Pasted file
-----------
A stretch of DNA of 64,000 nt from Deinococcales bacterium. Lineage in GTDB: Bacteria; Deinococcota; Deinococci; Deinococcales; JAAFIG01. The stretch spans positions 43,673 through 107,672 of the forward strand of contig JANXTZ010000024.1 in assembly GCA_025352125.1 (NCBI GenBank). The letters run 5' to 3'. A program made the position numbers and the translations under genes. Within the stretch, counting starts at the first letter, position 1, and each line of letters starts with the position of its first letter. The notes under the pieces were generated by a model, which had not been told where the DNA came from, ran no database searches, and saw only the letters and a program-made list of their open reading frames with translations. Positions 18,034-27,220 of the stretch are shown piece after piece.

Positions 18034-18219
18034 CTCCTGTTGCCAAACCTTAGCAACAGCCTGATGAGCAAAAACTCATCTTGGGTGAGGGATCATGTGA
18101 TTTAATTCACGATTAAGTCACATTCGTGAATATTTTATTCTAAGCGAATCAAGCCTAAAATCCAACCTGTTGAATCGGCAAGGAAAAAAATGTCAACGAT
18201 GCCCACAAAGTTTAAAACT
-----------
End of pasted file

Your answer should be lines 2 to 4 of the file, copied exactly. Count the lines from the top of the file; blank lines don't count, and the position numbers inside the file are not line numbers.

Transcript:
Positions 18034-18219
18034 CTCCTGTTGCCAAACCTTAGCAACAGCCTGATGAGCAAAAACTCATCTTGGGTGAGGGATCATGTGA
18101 TTTAATTCACGATTAAGTCACATTCGTGAATATTTTATTCTAAGCGAATCAAGCCTAAAATCCAACCTGTTGAATCGGCAAGGAAAAAAATGTCAACGAT